Success factors for custom developed software solutions

Success factors for custom developed software solutions

Should we buy, or should we build? As the leader of an internal software development team at an academic medical center, this is one of the most common questions that we face. It is also one of the most difficult to answer, because of the long-term implications of our decision.

I’ll talk here a little about how we approach buy vs. build decisions, then discuss some of the key factors for successfully building and supporting internally developed software solutions.

The decision to buy or build

The single biggest factor in this decision is the availability, suitability and cost of commercially offered products. Our decision is the most straightforward when there is a commercially available product that meets our specific needs and is available at a price that we consider reasonable, especially when compared to the full life cycle costs to internally develop an alternative.

It’s even better when the product has been developed by one of our core software partners, for example our existing EHR or ERP vendors. In this situation we benefit from working with a trusted partner, and the solution will likely integrate smoothly into our existing workflows.

But often our decision is not so straightforward. The more unique our needs are, the more likely that a commercial solution will not meet those needs.

For example, for the patient care aspects of our work there tend to be more commercial products available to us compared to the offerings that might serve our school of medicine. For situations where there is no commercially available product, the decision comes down to “build or don’t build,” in which we decide to proceed or not based on assessing the ROI of the effort.

In situations where commercially available products do exist, we will often issue an RFP and assess the vendor products, their features, and their cost as compared to an internally developed option.

Building internally – now what?

We’ve assessed our options and have decided that the best approach is to build and maintain a custom application. Clearly, we have a lot of work to do to develop a custom application, primarily the classic work of requirements, design, build and test. But what is often not appreciated is the amount of nontechnical work needed to build and support a custom application throughout its life cycle.

When you purchase a vendor product, you are purchasing more than just software. Commercial vendors continually update their products, which involves making decisions about which new features to introduce to improve the product. While customers may not agree with those decisions, that is work that does not need to be done internally. When a solution is developed internally, someone needs to perform the product management function of deciding what to build next from what becomes an increasingly lengthy list of “wish list” items from the internal user community.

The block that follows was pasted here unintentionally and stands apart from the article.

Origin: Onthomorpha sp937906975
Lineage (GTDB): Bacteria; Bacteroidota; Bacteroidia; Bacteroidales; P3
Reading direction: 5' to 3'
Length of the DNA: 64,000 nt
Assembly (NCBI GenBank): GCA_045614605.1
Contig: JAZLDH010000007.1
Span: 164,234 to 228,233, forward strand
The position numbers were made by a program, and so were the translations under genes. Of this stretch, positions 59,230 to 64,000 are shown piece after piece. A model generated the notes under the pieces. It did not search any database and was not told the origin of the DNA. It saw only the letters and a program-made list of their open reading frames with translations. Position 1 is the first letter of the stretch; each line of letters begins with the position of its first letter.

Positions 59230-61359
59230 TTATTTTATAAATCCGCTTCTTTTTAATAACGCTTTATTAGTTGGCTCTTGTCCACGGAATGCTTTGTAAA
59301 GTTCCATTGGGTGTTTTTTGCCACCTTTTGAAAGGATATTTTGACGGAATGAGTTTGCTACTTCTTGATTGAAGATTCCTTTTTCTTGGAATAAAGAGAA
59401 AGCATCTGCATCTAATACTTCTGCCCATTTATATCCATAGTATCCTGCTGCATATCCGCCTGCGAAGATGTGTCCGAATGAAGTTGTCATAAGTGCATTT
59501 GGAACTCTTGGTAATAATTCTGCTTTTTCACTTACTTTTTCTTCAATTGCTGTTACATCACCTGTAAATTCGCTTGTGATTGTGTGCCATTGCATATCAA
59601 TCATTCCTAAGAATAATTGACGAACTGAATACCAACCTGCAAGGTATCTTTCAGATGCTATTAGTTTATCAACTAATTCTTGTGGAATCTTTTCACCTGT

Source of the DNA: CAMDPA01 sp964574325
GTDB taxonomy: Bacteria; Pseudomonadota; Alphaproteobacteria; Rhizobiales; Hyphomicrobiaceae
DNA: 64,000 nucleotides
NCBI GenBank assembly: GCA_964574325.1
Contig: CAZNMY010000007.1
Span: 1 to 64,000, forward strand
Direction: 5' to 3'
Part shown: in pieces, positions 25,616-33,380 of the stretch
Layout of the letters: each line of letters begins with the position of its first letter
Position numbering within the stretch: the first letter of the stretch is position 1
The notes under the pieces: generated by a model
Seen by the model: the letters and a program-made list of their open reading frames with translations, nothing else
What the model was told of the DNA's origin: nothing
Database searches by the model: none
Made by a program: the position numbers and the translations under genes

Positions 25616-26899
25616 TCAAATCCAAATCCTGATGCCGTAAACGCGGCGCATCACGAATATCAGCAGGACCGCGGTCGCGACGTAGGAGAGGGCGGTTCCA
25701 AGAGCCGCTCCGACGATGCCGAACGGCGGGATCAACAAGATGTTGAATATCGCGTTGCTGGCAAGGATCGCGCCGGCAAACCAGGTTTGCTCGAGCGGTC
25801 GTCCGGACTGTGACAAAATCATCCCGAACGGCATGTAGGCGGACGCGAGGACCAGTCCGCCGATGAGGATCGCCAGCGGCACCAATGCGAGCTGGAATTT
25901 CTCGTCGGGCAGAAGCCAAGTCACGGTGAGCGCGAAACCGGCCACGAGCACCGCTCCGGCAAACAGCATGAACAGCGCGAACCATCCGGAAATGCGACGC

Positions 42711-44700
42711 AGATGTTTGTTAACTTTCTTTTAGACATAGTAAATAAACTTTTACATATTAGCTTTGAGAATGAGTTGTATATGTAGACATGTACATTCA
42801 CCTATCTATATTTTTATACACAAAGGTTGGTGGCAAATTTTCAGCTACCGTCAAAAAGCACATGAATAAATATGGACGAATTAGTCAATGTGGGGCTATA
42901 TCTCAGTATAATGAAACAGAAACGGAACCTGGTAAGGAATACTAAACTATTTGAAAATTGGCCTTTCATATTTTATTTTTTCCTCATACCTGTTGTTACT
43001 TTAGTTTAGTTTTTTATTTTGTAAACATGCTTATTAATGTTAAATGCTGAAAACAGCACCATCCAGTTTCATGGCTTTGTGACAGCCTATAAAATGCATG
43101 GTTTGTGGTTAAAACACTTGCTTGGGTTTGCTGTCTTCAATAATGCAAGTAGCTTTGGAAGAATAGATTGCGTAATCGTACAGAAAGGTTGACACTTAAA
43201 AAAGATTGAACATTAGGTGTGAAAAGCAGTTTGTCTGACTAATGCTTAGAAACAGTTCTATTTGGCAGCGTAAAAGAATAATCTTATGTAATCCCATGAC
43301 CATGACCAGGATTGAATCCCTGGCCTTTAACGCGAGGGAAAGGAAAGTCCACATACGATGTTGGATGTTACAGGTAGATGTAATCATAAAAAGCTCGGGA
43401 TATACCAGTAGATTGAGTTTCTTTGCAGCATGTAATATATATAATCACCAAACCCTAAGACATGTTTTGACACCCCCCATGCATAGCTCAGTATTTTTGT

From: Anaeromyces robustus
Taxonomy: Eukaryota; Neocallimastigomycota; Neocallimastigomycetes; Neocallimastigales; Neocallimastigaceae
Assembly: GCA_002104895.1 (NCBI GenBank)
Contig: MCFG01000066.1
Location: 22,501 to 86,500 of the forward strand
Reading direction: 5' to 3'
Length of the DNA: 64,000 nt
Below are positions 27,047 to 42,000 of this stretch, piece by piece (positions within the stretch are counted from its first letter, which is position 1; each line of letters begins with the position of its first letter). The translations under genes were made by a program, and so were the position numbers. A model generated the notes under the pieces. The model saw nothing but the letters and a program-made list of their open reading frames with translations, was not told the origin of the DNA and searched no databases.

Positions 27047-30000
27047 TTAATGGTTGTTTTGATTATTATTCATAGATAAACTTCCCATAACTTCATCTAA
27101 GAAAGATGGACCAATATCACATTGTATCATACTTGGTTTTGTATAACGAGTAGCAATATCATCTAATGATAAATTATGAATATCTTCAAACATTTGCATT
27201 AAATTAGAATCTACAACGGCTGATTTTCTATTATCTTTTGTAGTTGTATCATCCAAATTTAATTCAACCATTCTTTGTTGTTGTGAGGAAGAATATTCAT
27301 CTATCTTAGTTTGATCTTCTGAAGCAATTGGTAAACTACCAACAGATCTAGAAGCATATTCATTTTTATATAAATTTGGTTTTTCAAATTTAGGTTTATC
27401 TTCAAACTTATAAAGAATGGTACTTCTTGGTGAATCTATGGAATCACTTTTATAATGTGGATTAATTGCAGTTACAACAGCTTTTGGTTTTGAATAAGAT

These are three of the areas that we focus on to ensure success:

  1. Product management partnership between operations and the software development team. When we build a custom application, it is typically because our organization has unique needs that cannot be met by commercial products. So, in order to be successful we need to have an operational or clinical leader who can convey the business needs and set priorities for our work. When we’ve lacked such a partner, our software development efforts have been less successful because it is hard for a software team to understand the nuts and bolts of what it needs operationally. On the development team side, our software product owners can contribute to this process, but there is no substitute for an engaged, creative operational partner.

  2. Having a team in place for the full life cycle of the product. After the initial delivery of a custom-developed solution, we need to commit the technical staff to enhance the product, fix bugs and provide technical support to end users. But just as important is the long-term commitment from our operational partner to continue to steer the product in the right direction. Without that commitment our internal products can flounder and lose uptake, because the product is not evolving to meet the changing needs of users. Our product management team ideally would include participants from our day-to-day users and our analytics and training communities.

  3. Planning for technology refresh. Some of the applications that we build have a short life cycle of several years, to address a short-term need (for example, in response to the COVID-10 pandemic) or to fill a gap until a suitable commercial product becomes available. At the other extreme we’ve developed a number of applications that have been in production for over 20 years. For these long-lived applications we need to set expectations and allocate resources periodically to refactor and modernize our applications, so they will continue to function properly.

When commercial software solutions are unavailable or not a good fit, custom software can help organizations meet their unique needs. Increase your chances of long-term success by putting in place the right team and partnerships from the start.

Glenn Fala is the Associate CIO of Software Development at Penn Medicine.

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About the Author

Marie Maynes
Marie Maynes is a Sports enthusiast and writes for the Sports section of ANH.